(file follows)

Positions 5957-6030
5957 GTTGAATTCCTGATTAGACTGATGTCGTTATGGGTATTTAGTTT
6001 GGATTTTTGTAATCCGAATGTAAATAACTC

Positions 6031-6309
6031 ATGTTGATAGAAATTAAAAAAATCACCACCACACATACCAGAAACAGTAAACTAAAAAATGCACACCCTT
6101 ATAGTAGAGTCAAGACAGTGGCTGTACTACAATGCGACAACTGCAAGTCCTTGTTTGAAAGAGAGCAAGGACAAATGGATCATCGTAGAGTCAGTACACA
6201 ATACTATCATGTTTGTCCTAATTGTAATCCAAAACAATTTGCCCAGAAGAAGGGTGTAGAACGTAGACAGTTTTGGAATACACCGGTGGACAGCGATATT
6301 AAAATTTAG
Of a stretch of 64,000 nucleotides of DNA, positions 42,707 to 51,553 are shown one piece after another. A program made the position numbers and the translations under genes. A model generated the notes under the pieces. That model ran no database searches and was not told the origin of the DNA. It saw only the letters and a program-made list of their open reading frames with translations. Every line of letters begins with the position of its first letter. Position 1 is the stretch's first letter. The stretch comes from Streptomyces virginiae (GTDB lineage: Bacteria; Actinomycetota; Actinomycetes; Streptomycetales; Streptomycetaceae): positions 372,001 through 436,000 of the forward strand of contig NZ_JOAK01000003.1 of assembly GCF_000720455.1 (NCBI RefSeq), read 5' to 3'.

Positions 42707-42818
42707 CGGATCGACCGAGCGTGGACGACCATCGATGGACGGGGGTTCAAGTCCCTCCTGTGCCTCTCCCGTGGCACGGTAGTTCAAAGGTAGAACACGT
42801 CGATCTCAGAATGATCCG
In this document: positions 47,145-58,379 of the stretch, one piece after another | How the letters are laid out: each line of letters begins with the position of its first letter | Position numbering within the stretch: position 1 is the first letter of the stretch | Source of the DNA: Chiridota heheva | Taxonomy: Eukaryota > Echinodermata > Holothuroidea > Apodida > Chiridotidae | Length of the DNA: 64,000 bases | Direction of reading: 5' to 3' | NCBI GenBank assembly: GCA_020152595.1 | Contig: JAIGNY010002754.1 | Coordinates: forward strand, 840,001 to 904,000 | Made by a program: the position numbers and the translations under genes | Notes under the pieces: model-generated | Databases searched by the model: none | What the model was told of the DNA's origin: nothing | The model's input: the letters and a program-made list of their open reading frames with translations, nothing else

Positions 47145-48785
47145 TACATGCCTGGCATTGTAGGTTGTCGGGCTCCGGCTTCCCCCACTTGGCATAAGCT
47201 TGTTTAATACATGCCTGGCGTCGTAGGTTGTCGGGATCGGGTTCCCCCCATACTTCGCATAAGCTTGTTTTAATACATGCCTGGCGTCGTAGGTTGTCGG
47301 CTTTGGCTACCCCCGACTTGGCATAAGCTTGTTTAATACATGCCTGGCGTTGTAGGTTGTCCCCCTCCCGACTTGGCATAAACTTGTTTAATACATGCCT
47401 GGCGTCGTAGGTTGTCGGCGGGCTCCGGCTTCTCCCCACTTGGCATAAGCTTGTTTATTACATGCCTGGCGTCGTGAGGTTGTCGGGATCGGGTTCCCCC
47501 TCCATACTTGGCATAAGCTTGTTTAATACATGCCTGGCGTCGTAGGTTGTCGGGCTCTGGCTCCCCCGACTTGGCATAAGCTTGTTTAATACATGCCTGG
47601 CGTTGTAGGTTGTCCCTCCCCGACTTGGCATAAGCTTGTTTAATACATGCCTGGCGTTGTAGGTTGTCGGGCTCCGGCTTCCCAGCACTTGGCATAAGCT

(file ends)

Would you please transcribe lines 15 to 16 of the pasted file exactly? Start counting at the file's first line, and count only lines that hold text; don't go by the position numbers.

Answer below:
47145 TACATGCCTGGCATTGTAGGTTGTCGGGCTCCGGCTTCCCCCACTTGGCATAAGCT
47201 TGTTTAATACATGCCTGGCGTCGTAGGTTGTCGGGATCGGGTTCCCCCCATACTTCGCATAAGCTTGTTTTAATACATGCCTGGCGTCGTAGGTTGTCGG